The Carolina Parakeet was a wild bird in lots of senses of the word; it flew throughout the Southeast and Midwest, including along the Georgia coast. Revolutionary War soldiers and Manifest Destiny explorers journaled about their bright green plumage and “disagreeable screams.” And they were thought to be poisonous, because they ate cocklebur seeds that were harmless to them but toxic to cats hoping for a feathered meal. The birds went extinct at the beginning of the 20th century. Now, researcher Kevin Burgio is using their migration patterns and physiology as a means to explore how we can save at-risk species today.

On Second Thought for Monday, April 30, 2018.

Spring brings with it the Persian New Year, Nowruz. Earlier this month, Atlanta's Persian community celebrated the new year with vibrant music, delicious food and Middle Eastern dance. On Second Thought producer Fenly Foxen went to the Atlanta Persian Festival at Piedmont Park, and she brought back an audio postcard.

Across the country, record numbers of women are running for elected office in this year’s midterms — and a lot of them are running for the first time. In Georgia, the highest-profile race is the Democratic race for governor, which is pitting Stacey Abrams against Stacey Evans. Elsewhere in the state, more women are running for legislative seats than in years past. To break down the shift and what it’s like to be a female candidate in this political climate, GPB’s Leah Fleming spoke with Sarah Riggs Amico, who’s running for lieutenant governor; state Sen. Kay Kirkpatrick and State Reps. Bee Nguyen and Mary Margaret Oliver.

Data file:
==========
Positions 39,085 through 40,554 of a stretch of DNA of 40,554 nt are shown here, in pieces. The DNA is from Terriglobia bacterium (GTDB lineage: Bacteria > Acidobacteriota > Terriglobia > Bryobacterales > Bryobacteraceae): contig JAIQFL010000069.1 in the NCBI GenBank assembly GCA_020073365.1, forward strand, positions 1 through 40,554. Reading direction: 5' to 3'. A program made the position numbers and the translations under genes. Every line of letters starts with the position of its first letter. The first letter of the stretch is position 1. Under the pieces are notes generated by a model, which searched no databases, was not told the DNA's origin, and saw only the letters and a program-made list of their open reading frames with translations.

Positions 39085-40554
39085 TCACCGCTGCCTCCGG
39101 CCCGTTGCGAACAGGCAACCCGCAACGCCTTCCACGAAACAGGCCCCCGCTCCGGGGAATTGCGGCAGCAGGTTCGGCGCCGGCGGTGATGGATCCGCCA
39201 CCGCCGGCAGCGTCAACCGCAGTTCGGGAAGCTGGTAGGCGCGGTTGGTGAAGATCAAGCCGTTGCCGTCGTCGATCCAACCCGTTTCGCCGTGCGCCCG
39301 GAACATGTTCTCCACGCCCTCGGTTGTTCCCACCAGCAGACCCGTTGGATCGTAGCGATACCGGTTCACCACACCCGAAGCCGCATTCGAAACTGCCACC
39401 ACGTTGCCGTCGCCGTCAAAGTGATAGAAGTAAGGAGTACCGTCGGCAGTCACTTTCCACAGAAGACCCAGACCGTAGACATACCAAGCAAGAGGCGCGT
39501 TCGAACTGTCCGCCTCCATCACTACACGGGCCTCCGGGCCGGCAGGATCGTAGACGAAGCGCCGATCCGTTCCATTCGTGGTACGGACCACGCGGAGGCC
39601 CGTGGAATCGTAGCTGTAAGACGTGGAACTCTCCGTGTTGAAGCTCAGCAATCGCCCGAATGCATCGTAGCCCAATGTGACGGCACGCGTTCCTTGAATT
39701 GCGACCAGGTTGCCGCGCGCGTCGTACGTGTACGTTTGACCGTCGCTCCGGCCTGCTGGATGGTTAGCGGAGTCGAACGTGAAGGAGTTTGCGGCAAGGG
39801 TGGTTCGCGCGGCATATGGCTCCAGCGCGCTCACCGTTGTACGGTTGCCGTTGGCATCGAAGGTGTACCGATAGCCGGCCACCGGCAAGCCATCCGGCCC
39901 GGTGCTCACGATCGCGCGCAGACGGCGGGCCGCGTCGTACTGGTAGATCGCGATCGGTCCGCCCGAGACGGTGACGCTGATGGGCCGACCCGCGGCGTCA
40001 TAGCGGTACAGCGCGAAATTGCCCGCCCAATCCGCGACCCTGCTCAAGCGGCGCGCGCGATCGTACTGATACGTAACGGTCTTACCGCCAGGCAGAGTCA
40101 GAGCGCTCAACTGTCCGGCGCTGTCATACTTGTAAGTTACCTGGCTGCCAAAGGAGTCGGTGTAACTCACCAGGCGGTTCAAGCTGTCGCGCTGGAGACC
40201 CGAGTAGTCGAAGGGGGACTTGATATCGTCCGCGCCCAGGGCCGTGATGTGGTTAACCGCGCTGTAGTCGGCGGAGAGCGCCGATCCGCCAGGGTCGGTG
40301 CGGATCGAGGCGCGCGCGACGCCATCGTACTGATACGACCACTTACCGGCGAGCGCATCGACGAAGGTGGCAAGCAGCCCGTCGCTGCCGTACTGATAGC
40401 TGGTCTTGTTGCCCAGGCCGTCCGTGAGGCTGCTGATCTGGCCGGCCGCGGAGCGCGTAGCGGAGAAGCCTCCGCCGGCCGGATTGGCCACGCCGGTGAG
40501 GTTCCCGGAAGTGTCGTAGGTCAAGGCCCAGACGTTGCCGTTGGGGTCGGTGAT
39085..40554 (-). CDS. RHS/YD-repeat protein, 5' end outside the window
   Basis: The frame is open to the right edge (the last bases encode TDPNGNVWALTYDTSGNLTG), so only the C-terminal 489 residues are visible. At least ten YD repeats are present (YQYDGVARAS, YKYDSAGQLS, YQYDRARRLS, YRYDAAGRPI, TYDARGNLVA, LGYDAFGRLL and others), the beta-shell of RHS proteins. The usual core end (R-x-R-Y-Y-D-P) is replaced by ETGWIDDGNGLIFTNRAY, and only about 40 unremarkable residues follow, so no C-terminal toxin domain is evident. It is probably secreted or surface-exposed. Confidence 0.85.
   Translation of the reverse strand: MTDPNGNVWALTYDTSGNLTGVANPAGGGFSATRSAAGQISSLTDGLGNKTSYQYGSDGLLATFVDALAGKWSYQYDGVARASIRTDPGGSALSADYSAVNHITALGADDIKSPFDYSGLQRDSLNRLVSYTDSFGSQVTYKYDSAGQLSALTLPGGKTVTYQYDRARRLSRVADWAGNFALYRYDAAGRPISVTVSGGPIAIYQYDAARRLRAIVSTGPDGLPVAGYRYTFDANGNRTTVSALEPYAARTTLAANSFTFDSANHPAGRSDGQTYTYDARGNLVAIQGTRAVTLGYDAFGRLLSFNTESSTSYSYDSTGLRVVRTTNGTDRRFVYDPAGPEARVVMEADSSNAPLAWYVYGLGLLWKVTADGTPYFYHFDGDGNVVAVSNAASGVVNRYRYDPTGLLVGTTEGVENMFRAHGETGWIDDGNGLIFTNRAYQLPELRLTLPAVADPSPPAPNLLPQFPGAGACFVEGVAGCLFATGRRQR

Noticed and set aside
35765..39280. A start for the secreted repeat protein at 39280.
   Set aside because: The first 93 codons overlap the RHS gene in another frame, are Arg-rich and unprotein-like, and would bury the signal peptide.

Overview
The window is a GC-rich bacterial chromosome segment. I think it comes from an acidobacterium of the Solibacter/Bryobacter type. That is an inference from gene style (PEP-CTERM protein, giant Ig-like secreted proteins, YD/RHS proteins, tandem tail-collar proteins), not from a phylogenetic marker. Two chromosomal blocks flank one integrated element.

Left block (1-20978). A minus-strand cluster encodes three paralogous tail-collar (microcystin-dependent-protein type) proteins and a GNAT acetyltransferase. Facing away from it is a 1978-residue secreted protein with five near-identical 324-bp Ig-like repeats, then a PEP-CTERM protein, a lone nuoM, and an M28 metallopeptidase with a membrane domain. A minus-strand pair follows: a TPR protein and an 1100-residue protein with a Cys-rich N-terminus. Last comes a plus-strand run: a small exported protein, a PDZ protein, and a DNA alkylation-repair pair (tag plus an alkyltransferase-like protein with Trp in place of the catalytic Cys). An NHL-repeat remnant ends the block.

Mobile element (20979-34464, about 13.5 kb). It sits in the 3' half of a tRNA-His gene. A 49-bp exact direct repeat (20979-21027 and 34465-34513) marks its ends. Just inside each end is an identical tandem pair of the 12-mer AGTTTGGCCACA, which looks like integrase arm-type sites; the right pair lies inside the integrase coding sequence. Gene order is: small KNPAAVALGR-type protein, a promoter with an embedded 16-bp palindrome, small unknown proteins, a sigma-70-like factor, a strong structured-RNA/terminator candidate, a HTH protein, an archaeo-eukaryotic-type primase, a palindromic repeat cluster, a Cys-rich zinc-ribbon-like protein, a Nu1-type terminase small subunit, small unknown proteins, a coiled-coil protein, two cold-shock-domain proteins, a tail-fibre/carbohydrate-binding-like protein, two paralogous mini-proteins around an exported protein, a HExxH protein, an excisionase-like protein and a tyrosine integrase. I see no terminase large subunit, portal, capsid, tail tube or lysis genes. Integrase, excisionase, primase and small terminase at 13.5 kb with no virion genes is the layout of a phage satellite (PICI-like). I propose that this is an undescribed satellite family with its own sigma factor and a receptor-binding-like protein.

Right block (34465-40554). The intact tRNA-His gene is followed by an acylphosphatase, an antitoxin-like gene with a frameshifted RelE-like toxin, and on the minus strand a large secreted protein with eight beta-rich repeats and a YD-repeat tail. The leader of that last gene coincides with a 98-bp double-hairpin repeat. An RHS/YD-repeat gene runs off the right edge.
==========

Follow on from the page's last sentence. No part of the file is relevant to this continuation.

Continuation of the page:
Stuart Eizenstat has worn many hats: U.S. ambassador to the European Union, Deputy Secretary of the Treasury, international lawyer. He was also President Jimmy Carter's chief domestic policy adviser, a position which served as the basis for his new book, "President Carter: The White House Years." In the history, Eizenstat details what he says is the underappreciated legacy of the Carter administration. Eizenstat joined us on the line from Washington, D.C.

April 30 is International Jazz Day. To celebrate the occasion, we invited local jazz singer Virginia Schenck to add two songs to our growing Georgia Playlist.